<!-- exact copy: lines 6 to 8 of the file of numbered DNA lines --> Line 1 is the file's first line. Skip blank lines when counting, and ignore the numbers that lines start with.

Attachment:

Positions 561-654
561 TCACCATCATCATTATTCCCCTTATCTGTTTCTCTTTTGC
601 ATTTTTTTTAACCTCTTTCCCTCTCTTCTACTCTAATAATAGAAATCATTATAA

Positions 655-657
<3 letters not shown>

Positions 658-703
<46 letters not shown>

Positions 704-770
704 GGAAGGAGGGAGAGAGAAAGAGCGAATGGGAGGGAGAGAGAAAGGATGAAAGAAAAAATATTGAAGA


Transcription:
Positions 658-703
<46 letters not shown>

Positions 704-770